The Flint stabbings started in May, shortly after Abuelazam is believed to have returned to the U.S. from Israel, with the attacker approaching men on lonely roads at night and asking for directions or help with a broken-down car. Then he would pull out a knife, plunge it into his victim and speed away.

A tip  one of more than 500  led police this week to a market inMount Morris Township, outside Flint, where Abuelazam had worked for a month. Investigators talked to employees, and a store video showed that he matched the description of the man wanted by authorities.

Abuelazam, however, was gone: He told people he was off to Virginia and hadn’t been seen since his Aug. 1 shift.

Police in Arlington, Va., stopped him for a traffic offense Aug. 5 and arrested him on a 2008 misdemeanor assault charge from Leesburg, Va., where he had lived and worked in thementalhealth field. A hammer and a knife were found inside the Chevrolet Blazer, which was returned to him after his brief detention. There was no national alert for Abuelazam or his vehicle.

Virginia authorities “had no idea at that time that he was involved in these crimes,” Genesee County Prosecutor David Leyton in Michigan said.

Abuelazam eventually returned to Michigan, obtained a $3,000 ticket to Tel Aviv from his uncle and made it as far as Hartsfield-Jackson Atlanta International Airport, where officers snatched the man in flip-flops and shorts after he was paged over the intercom.

The youngest victim was 15; the oldest 67. At least 15 victims were black, although there’s no evidence that race played a role, Leyton said. A motive was not known.

Abuelazam is charged with attacking Antwione Marshall of Flint, who said he was going into his apartment building two weeks ago when an assailant approached and asked for help with his car. Three of his organs were cut, and he has a long scar from his chest to his pelvic area.

Marshall, 26, said he wants to retaliate but “I’ll let God handle it. Every time I look at my scar, I get angry.”

Killed were David Motley, 31, Emmanuel A. Muhammad, 59, Darwin Marshall, 43, and Arnold R. Minor, 49, all of Flint, and Frank Kellybrew, 60, of Flint Township. They died before Aug. 4, when authorities concluded the attacks were the work of aserial killer.

Even if the assaults are over, at least some fear remains inFlint, the battered industrial city 14 of the stabbings, including all five deaths, occurred.

“It makes you not want to give anybody a hand with a vehicle if it breaks down,” Aldridge Gardner, 46, said as he waited for a bus. “If it was a female, I would help her. If it was a guy, no, I’d be skeptical.”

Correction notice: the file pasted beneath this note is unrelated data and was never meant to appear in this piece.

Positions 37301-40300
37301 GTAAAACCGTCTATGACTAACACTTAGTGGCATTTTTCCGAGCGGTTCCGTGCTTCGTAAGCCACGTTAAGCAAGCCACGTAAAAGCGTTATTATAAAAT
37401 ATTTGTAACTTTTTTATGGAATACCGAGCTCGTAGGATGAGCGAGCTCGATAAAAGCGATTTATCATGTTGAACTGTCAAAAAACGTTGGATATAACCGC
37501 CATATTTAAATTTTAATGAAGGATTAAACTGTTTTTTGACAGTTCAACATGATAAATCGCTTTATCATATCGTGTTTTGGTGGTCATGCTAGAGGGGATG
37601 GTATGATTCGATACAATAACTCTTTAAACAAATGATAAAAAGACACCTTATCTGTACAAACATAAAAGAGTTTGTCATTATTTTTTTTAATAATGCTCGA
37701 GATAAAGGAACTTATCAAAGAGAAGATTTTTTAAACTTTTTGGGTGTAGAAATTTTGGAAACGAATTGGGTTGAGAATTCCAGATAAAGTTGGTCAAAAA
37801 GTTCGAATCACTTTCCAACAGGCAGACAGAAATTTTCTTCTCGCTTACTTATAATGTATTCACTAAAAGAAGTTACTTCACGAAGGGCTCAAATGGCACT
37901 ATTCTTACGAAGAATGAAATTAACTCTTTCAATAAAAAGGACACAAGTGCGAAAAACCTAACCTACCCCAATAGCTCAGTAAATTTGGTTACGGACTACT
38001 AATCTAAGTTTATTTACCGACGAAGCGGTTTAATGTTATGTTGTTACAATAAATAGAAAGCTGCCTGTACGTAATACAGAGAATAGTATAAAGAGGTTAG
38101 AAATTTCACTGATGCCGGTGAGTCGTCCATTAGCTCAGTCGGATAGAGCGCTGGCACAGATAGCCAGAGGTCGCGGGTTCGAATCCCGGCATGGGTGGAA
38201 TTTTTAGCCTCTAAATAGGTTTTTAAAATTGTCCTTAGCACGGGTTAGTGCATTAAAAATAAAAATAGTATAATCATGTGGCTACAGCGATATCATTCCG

____

Associated Press Writers Kate Brumback in Atlanta; Corey Williams in Flint, Mich.; David Runk in Flint; Ed White inDetroit; Greg Bluestein in Atlanta; Nafeesa Syeed inWashington; and Matthew Barakat in Leesburg, Va., contributed to this report.

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4/26/2001 – Part 2 – Luvox study on anxiety

http://www.washingtonpost.com/ac2/wp-dyn/A2512-2001Apr25?language=printer

Drug Found to Curb Kids’ Debilitating Social Anxiety

By Shankar Vedantam
Washington Post Staff Writer
Thursday, April 26, 2001; Page A01

Children who are so shy or so attached to their parents that they are afraid
to go to school or sleep alone do much better when given a psychiatric drug,
according to a major study with profound — and controversial —
ramifications for millions of children.

The study of 128 children ages 6 to 17 found that the drug Luvox, widely
prescribed for adults with depression, alleviated the debilitating symptoms
of social phobia, separation anxiety and generalized anxiety — psychiatric
illnesses that afflict as many as 1 in 10 U.S. children.

The effects of the medicine were dramatic, but experts were divided about its
appropriateness: The medicine can help children with severe emotional
problems, but it might also be abused as a chemical quick fix for normal
anxiousness, with lasting effects on growing brains.

“Although the results seem impressive, they nevertheless raise some very
important questions about the use of psychotropic medications in children,”
said Joseph Coyle, chairman of psychiatry at Harvard Medical School, in an
article accompanying the findings in today’s New England Journal of Medicine.

“Any drug that is effective is not going to be innocuous,” he said in an
interview. Children and adolescents diagnosed with these disorders should
first try a form of therapy known as cognitive behavioral therapy, and turn
to medication only if that fails, he said.

An estimated 575,000 children nationwide were diagnosed with anxiety
disorders in the 12 months ending in March, including 136,000 under age 10.
Doctors recommended 390,000 children be put on medicines such as Zoloft,
Paxil and Prozac. Of these, 89,000 were under age 10, according to IMS
Health, a private company that tracks the pharmaceutical industry.